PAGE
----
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Research Article  |   November 2000
Pressure Garment Adherence in Adult Patients With Burn Injuries: An Analysis of Patient and Clinician Perceptions
Author Affiliations
  • René Stewart, MOT, is Lecturer, School of Therapeutic and Rehabilitative Sciences, Occupational Therapy, University of Durban – Westville, Private Bag X54001, Durban, 4000, South Africa; rstewart@pixie.udw.ac.za
  • Anil M. Bhagwanjee, MA(Clin. Psy.), is Programme Manager, Health Promotion, School of Psychology, University of Durban – Westville, South Africa
  • Yoliswa Mbakaza, B.Occ.Ther., is Clinician, School of Therapeutic and Rehabilitative Sciences, Occupational Therapy, University of Durban – Westville, South Africa
  • Tabisa Binase, B.Occ.Ther., is Clinician, School of Therapeutic and Rehabilitative Sciences, Occupational Therapy, University of Durban – Westville, South Africa
Article Information
Wound Management / Rehabilitation, Disability, and Participation
Research Article   |   November 2000
Pressure Garment Adherence in Adult Patients With Burn Injuries: An Analysis of Patient and Clinician Perceptions
American Journal of Occupational Therapy, November/December 2000, Vol. 54, 598-606. doi:10.5014/ajot.54.6.598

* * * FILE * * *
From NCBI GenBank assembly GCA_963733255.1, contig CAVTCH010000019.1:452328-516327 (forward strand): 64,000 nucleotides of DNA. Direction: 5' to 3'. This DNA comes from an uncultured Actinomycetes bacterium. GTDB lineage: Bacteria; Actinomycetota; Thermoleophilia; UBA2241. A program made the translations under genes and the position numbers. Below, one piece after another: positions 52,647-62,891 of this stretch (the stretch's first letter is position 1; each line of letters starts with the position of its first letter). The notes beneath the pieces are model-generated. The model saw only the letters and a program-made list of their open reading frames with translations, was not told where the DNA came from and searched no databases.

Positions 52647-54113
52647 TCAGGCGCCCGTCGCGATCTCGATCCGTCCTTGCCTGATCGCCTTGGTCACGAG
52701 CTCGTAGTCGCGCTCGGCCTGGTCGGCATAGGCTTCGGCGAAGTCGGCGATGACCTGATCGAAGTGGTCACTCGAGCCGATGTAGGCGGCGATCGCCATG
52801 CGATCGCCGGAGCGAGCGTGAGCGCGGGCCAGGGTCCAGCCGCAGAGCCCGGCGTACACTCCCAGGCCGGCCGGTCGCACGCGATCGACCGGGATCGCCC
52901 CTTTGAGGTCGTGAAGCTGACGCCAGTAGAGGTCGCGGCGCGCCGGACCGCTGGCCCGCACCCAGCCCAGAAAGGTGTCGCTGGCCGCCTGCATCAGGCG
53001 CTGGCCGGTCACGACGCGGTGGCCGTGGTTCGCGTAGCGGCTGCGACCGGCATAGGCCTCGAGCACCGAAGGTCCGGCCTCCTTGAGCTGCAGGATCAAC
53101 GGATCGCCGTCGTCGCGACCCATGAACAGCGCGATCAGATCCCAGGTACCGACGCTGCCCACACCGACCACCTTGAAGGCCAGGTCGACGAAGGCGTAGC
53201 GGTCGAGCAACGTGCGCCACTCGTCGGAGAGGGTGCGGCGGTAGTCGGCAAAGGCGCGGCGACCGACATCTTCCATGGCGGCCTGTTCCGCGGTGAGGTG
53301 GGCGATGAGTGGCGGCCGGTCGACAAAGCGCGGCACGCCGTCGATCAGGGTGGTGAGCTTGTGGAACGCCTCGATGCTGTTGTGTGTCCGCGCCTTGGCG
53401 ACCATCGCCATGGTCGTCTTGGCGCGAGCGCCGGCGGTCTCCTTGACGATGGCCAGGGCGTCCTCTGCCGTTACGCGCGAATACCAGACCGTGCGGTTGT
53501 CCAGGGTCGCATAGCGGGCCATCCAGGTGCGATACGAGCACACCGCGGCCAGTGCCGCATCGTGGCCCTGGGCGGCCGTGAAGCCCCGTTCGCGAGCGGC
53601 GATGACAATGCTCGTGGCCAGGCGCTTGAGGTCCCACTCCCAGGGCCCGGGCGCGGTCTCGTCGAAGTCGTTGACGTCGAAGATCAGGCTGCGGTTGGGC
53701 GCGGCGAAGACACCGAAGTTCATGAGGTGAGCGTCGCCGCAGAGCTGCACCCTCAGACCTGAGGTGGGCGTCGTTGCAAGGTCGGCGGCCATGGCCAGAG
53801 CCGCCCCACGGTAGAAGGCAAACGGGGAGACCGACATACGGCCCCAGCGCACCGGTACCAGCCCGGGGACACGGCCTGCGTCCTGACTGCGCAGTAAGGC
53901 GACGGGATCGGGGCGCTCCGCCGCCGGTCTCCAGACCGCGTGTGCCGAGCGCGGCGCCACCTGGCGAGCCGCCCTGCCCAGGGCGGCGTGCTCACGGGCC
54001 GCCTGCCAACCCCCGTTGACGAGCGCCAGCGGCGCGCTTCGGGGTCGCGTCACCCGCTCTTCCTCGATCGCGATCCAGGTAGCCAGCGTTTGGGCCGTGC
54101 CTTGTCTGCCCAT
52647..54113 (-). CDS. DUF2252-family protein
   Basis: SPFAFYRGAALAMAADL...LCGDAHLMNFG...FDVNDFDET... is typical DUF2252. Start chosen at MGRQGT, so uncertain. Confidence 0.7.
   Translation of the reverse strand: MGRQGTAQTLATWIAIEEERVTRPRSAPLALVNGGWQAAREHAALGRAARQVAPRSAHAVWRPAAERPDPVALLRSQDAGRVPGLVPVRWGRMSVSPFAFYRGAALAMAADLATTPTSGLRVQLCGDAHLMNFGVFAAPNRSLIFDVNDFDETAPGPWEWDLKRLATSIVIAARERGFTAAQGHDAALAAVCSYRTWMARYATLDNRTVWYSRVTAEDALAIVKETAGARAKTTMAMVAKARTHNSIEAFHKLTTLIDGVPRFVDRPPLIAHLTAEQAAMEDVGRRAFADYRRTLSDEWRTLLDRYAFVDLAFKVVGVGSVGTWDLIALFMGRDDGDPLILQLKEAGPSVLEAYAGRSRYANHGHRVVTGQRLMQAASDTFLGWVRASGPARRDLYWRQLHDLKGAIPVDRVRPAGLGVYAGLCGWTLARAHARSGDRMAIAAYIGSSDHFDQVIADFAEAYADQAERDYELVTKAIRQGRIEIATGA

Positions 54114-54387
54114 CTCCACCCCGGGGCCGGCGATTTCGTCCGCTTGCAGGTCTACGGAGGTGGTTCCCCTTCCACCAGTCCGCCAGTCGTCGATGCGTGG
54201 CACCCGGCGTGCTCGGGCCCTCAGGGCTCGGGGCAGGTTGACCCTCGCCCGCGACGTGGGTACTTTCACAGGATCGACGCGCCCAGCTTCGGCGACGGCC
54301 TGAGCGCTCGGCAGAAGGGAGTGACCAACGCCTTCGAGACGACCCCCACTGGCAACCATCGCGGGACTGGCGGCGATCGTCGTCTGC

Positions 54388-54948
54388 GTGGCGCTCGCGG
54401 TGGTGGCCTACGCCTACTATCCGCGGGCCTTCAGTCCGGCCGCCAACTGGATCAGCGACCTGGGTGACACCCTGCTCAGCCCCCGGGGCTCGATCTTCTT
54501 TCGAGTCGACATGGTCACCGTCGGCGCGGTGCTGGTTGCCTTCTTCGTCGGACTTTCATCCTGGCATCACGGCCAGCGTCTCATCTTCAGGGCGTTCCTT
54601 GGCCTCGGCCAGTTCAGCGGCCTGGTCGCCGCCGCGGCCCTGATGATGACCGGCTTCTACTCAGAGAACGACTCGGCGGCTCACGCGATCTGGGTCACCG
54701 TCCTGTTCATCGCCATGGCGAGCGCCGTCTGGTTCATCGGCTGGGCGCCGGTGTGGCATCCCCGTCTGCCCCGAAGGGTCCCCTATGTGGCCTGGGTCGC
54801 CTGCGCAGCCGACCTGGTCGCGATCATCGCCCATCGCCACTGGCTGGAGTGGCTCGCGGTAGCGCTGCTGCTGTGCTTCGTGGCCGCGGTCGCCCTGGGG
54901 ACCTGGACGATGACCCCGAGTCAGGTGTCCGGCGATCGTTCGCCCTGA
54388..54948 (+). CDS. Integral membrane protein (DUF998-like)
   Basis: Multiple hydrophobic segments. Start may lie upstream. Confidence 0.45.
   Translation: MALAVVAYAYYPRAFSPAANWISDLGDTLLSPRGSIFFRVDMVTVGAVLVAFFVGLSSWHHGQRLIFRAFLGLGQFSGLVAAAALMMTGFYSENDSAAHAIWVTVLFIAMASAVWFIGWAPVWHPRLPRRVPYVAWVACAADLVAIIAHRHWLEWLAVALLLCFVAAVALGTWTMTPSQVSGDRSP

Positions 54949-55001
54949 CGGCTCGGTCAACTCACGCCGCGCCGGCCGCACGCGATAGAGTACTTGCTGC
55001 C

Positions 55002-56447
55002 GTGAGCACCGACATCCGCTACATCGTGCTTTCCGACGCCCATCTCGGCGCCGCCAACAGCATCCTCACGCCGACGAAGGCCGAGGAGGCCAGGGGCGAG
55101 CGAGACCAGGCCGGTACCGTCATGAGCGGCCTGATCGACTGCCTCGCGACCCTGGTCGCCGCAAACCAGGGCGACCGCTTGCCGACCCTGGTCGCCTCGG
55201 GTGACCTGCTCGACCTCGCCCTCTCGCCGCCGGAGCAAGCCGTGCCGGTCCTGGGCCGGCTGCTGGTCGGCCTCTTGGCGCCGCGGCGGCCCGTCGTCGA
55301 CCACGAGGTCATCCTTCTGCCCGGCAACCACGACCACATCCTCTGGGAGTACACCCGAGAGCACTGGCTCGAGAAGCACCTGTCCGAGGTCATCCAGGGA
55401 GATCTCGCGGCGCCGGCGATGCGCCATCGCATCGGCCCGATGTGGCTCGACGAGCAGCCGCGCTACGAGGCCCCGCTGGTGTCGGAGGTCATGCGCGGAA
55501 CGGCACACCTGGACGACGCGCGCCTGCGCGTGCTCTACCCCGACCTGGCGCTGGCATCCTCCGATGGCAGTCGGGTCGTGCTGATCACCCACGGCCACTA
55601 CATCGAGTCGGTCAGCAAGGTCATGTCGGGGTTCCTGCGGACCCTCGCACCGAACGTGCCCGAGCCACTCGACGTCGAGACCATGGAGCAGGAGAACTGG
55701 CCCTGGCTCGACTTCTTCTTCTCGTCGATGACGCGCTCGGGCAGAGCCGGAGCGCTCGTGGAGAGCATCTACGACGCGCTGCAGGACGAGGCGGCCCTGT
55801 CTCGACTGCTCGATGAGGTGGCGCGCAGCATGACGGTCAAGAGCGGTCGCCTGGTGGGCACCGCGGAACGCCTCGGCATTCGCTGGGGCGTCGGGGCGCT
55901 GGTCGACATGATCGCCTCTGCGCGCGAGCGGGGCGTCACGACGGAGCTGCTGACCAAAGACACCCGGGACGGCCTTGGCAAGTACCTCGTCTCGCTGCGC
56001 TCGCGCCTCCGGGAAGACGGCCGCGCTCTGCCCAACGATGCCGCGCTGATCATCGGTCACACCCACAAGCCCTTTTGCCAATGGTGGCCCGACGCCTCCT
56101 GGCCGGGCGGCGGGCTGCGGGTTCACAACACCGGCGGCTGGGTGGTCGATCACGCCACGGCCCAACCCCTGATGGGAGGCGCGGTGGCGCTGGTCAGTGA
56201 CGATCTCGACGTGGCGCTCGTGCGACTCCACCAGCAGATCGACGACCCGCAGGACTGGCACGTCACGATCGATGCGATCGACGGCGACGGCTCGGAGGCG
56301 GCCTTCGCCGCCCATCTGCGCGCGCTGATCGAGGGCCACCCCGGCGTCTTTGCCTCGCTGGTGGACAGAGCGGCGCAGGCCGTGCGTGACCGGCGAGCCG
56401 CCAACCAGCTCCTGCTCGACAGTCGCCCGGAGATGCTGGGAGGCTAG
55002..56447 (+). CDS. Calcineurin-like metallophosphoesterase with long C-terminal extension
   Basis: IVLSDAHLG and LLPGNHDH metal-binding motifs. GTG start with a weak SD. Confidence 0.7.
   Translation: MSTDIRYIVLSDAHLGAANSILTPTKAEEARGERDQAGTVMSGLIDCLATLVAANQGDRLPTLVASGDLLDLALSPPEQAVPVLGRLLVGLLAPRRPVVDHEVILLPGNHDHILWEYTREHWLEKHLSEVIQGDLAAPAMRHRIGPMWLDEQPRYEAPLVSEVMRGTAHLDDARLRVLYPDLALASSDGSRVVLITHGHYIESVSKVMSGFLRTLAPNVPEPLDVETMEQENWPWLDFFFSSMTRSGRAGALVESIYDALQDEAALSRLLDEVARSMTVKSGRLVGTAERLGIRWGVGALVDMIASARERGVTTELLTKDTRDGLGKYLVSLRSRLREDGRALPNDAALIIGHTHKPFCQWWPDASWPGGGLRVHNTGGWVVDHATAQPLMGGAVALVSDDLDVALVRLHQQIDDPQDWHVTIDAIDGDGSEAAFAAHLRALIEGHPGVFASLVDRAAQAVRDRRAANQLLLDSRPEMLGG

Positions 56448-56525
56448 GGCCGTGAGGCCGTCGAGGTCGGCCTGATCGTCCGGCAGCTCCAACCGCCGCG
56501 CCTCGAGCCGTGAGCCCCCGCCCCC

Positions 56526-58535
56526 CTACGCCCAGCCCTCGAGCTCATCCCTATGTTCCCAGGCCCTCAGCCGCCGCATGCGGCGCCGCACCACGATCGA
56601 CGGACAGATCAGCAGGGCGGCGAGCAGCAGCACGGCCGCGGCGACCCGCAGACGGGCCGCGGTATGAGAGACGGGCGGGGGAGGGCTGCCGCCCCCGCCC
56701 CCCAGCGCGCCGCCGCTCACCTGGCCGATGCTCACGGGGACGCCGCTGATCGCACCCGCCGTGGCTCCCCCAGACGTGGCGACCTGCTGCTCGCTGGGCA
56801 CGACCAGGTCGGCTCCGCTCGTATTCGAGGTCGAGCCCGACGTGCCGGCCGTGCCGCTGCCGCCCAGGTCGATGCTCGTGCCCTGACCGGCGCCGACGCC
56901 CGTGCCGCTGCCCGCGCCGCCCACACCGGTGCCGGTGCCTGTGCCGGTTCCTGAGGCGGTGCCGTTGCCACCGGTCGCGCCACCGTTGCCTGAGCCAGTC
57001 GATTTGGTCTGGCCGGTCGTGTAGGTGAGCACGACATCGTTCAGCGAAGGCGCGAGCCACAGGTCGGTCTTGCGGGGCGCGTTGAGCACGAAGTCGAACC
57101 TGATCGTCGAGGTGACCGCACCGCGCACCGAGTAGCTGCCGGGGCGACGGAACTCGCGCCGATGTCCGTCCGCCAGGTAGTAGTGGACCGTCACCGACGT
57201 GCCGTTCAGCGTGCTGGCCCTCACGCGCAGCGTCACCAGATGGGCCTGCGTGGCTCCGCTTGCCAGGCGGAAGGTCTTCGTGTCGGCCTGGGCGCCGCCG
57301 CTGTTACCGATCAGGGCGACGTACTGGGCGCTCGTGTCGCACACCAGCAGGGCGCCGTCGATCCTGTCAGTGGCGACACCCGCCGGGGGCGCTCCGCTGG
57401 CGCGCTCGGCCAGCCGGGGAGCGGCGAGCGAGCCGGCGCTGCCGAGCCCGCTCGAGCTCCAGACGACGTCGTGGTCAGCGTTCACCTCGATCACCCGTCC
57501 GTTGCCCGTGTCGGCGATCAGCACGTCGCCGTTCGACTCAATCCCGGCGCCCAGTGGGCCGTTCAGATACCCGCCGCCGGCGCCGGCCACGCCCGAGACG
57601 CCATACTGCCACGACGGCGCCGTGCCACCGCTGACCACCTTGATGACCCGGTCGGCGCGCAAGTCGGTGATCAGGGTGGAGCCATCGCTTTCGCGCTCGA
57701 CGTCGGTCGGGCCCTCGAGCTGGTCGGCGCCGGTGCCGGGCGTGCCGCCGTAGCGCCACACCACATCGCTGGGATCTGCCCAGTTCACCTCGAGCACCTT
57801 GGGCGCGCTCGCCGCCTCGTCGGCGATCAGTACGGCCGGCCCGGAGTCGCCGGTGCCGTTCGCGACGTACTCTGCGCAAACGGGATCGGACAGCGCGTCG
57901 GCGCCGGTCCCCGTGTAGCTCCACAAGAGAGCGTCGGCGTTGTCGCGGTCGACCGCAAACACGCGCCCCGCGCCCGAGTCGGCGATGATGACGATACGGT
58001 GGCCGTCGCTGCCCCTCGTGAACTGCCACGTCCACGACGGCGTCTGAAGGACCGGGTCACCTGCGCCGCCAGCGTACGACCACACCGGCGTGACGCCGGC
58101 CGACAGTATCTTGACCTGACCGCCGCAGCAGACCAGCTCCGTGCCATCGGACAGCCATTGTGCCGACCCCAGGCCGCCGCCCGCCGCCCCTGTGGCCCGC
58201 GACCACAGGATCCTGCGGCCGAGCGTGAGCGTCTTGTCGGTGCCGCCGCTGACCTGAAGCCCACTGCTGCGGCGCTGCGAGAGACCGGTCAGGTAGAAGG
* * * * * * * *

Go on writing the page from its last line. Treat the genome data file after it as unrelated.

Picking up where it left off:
American Journal of Occupational Therapy, November/December 2000, Vol. 54, 598-606. doi:10.5014/ajot.54.6.598
Abstract

Objective. This study provides a descriptive analysis of the factors affecting pressure garment adherence from the perspective of adult patients with burn injuries and occupational therapy clinicians.

Method. Questionnaires were administered to 23 adult patients with burn injuries and 10 occupational therapy clinicians selected from six provincial hospitals in a large metropolitan area in South Africa. Adherence behavior was evaluated from the perspective of both sample groups in terms of four variables: garment type, garment comfort, garment cosmesis, and garment instructions.

Results. Adherence behavior was negatively influenced by differences in both patient and clinician perceptions across several variables, including the types and consequences of skin problems arising from pressure garment use, levels of satisfaction with garment construction and color, and the issuing and understanding of garment instructions. Other factors compromising adherence behavior included the negative effects of visible burn disfigurement, the issuing of pressure garments after hypertrophic scarring had developed, a lack of patient choice in the selection of scar management techniques, and a lack of social support in the wearing of pressure garments.

Conclusion. Much of what is traditionally understood as “patient nonadherence” appeared to be largely because of rational choices made by patients in the face of several difficulties they experienced with the current form and nature of their pressure garment therapy. On the basis of these findings, a range of patient-centered interventions are indicated to enhance treatment efficacy and consumer satisfaction with this treatment regimen, including horizontal rather than vertical therapist–patient communication, closer interaction among members of the health care team, the facilitation of family and social support, and interactive health education interventions.